At last night's Patti Smith opening
In this era of still-on-the-stretcher, deathbed Tweeting, it was refreshing to see throngs of New Yorkers braving the bitter cold Wednesday night to pay homage to rock god Patti Smith (above left) and her decidedly analog art. In yet another permutation of her decade-plus collaboration with photographer Steven Sebring, Smith, 63, has mounted “Objects of Life” at the Robert Miller Gallery in Chelsea, a far-flung multi-media mix that includes everything from her elaborate wooden litter strewn with poetry and eerie silkscreens of Ground Zero to Sebring’s worshipful shot of Smith’s crusty old black boots.
Without question, Smith has been feeling the love on the serious-artist front. The show comes on the heels of retrospectives at Fondation Cartier in Paris and Artium Centro-Museo Vasco de Arte in Vitoria-Gasteiz, Spain, as well as a 300-work extravaganza organized by the Andy Warhol Museum that made the rounds from Houston to Rotterdam.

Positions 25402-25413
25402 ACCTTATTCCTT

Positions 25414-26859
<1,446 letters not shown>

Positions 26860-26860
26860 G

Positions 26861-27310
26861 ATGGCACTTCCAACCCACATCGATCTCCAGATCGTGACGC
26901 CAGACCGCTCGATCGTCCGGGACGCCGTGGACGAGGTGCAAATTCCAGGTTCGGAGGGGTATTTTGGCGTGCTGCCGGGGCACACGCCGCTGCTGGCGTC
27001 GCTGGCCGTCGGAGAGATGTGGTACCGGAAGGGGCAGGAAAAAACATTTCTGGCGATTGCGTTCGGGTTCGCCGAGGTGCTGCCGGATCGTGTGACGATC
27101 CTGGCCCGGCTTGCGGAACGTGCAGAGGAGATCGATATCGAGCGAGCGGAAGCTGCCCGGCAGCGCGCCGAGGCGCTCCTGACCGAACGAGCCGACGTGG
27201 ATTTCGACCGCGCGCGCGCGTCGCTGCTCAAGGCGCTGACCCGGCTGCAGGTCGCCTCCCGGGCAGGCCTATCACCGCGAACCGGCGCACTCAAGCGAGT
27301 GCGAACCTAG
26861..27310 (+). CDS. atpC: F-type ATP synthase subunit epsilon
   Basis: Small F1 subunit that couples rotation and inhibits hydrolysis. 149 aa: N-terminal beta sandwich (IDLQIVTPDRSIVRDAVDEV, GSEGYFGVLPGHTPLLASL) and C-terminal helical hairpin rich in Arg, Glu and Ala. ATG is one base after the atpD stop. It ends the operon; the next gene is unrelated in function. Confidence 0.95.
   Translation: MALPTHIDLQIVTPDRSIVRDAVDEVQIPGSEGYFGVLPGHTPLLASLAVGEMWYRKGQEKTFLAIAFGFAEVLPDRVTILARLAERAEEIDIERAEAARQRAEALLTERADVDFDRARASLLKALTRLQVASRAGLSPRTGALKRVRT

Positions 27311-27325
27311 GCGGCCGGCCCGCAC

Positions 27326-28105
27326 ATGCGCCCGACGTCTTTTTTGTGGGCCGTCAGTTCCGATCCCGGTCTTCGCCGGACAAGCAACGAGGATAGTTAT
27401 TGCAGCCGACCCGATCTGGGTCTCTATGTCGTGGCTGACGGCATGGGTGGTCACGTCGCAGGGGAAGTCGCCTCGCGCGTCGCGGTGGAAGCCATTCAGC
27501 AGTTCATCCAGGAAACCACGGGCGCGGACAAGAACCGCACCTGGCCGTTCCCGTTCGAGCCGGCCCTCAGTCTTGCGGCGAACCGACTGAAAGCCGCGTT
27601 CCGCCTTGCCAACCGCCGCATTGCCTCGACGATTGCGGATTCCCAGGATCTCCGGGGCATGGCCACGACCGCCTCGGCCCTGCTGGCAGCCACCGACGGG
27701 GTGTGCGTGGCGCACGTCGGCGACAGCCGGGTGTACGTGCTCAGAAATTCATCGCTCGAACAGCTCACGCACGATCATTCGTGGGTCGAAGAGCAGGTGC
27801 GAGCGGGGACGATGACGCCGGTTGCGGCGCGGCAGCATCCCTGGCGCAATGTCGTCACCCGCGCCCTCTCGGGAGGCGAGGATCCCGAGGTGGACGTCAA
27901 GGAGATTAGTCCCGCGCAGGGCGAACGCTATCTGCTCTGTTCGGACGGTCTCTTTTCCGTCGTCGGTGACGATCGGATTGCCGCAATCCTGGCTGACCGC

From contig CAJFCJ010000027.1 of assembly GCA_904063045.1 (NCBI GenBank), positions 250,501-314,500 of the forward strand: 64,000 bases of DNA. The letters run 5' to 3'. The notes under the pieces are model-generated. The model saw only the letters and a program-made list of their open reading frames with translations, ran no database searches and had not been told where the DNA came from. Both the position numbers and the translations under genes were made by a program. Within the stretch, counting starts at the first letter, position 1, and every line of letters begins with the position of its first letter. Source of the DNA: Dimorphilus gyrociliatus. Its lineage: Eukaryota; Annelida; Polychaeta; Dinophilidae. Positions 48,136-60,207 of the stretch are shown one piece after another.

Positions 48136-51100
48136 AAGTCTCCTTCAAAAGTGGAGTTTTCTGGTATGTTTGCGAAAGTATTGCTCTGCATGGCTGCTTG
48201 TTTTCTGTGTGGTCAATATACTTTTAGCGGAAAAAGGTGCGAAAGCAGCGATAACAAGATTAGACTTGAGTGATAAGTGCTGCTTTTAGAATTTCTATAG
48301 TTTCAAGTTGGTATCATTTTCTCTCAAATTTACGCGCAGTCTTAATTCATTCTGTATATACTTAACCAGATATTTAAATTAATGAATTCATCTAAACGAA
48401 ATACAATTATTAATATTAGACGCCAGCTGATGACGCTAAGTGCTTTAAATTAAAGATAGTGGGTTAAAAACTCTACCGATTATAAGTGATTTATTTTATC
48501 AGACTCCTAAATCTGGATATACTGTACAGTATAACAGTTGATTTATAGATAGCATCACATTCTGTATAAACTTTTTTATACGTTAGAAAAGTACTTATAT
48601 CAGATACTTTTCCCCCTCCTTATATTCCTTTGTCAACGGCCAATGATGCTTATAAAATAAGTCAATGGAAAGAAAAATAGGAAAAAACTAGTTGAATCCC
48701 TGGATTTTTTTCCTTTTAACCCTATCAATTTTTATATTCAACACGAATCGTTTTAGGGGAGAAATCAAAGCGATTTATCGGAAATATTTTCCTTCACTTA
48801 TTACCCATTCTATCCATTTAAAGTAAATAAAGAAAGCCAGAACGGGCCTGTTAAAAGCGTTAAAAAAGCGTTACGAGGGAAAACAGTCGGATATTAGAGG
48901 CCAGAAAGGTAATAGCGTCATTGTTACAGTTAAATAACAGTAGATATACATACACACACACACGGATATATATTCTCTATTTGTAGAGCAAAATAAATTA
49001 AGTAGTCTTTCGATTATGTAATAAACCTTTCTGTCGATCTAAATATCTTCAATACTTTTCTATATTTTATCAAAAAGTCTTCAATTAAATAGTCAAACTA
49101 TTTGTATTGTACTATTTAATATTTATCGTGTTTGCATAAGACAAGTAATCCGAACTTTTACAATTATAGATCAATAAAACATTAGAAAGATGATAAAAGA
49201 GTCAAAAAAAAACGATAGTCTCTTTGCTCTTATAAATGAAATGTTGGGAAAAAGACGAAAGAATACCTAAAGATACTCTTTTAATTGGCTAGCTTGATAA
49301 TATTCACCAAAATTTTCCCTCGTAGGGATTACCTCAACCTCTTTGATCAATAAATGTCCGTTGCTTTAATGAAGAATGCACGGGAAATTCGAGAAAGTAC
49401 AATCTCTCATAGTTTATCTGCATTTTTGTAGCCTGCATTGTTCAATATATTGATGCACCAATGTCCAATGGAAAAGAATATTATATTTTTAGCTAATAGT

A cynic might posit that “Objects” is the cash-money leg of the duo’s artistic tour. (Sebring’s documentary, “Patti Smith: Dream of Life,” aired late last month on PBS, and Sebring has provided artwork for three of Smith’s recent albums.) Still, it’s fun to see them squaring off against each other, as they do with their dual images of Childhood Dress. While Smith’s black and white Polaroid of her sweet smocked kiddie frock is listed at $3000, Sebring’s take—a lush, light-boxy pigment print—can be had for $12,500. Not that Smith is selling herself short; her haunting “South Tower Skyline” silkscreen is expected to fetch $45,000.
Next up for the ageless, eternally busy bee: Just Kids (Ecco), a memoir of her relationship with Robert Mapplethorpe, which bows later this month.
Photos by Ryan James MacFarland.